So you want to answer the phone call for Papers? It provides recommendations for this content and presentation of the abstract, as well as types of the best abstracts submitted into the 2012-2013 selection that is abstract for the ninth annual new york State University graduate student history conference.
Typically, an abstract describes the subject you desire to present at the conference, highlighting your argument, evidence and contribution into the historical literature. It is almost always restricted to 250-500 words. The term limit could be challenging: some graduate students usually do not fret throughout the short limit and hastily write and submit an abstract during the eleventh hour, which often hurts their chances of being accepted; other students you will need to condense the Next Great American Novel into 250 words, and this can be equally damning. Graduate students who approach the abstract early, plan accordingly, and carefully edit are those most often invited to present their research. For those who are intimidated by the project, don’t be – the abstract is a form that is fairly standardized of. Proceed with the basic guidelines below and steer clear of common pitfalls and you’ll greatly boost your abstract.
Diligently follow all abstract style and formatting guidelines. Most CFPs will specify word or page length, and perhaps some layout or style guidelines. Some CFPs, however, will list very specific restrictions, including font, font size, spacing, text justification, margins, simple tips to present quotes, how to present authors and works, whether or not to include footnotes or not. Be sure that you strictly stick to all guidelines, including submission instructions. If a CFP will not provide style that is abstract formatting guidelines, it is generally appropriate to stay around 250 words – abstract committees read many of these things and don’t look fondly on comparatively long abstracts. Make sure that you orient your topic that is abstract to any specific CFP themes, time periods, methods, and/or buzzwords.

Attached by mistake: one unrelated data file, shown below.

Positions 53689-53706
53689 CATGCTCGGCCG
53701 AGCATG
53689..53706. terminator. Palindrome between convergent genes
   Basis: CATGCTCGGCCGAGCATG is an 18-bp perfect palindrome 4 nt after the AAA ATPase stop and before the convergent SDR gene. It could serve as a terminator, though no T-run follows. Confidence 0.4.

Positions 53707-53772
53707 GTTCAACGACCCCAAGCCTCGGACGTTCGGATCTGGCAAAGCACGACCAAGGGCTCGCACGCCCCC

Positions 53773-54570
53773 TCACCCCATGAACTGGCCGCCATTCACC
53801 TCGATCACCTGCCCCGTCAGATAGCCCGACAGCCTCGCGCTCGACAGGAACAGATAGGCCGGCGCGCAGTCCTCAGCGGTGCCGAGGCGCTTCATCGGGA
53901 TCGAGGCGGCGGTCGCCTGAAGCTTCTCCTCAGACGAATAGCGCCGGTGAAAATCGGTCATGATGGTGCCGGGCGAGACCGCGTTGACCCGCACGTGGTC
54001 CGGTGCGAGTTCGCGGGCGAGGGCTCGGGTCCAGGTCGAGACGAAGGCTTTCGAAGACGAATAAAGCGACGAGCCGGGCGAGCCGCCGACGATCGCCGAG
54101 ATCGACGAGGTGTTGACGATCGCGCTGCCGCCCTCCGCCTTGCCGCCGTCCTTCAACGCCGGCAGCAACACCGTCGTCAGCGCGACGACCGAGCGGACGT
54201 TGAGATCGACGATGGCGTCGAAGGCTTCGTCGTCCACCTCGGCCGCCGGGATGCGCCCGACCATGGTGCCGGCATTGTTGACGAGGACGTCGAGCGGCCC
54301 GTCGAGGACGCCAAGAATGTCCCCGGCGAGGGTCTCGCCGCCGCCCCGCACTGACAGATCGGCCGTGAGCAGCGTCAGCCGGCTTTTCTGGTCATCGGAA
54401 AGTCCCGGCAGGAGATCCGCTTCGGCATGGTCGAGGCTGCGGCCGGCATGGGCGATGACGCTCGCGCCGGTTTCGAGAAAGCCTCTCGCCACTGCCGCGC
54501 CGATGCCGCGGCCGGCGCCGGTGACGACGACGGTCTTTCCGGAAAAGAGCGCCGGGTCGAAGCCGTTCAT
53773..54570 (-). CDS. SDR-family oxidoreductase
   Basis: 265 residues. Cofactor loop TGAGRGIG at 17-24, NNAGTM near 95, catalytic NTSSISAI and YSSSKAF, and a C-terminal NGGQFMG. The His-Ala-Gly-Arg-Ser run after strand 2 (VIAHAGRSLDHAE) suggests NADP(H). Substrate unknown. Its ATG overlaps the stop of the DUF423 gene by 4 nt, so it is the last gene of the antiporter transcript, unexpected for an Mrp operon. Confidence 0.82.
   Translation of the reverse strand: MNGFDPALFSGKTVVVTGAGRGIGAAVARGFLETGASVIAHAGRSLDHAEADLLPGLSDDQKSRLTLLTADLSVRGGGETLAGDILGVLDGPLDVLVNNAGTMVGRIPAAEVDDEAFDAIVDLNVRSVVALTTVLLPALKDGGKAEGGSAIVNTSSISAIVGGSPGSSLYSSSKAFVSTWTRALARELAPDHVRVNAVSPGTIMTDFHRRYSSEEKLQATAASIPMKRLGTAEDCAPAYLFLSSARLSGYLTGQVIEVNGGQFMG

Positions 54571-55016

With a 250-500 word limit, write only what exactly is necessary, avoiding wordiness. Use active voice and look closely at excessive phrasing that is prepositional.
Plan your abstract carefully before writing it. A good abstract will address listed here questions: What is the historical question or problem? Contextualize your topic. What exactly is your thesis/argument? It should be original. What is your evidence? State forthrightly that you will be using primary source material. How exactly does your paper fit into the historiography? What’s going on in the area of study and how does your paper donate to it? Why does it matter? We understand the subject is important for you, why should it is crucial that you the abstract selection committee?
You ought to be as specific as you are able to, avoiding overly broad or statements that are overreaching claims. And that is it: don’t get sidetracked by writing narrative that is too much over explaining. Say what you ought to say and absolutely nothing more.
Keep your audience in mind. How much background you give on a topic depends on the conference. May be the conference a broad humanities conference, a graduate that is general history conference, or something more specific like a 1960s social revolutions conference? Your pitch must be worthy of the specificity regarding the conference: the more specific this issue, the less background that is broad need certainly to give and vice versa.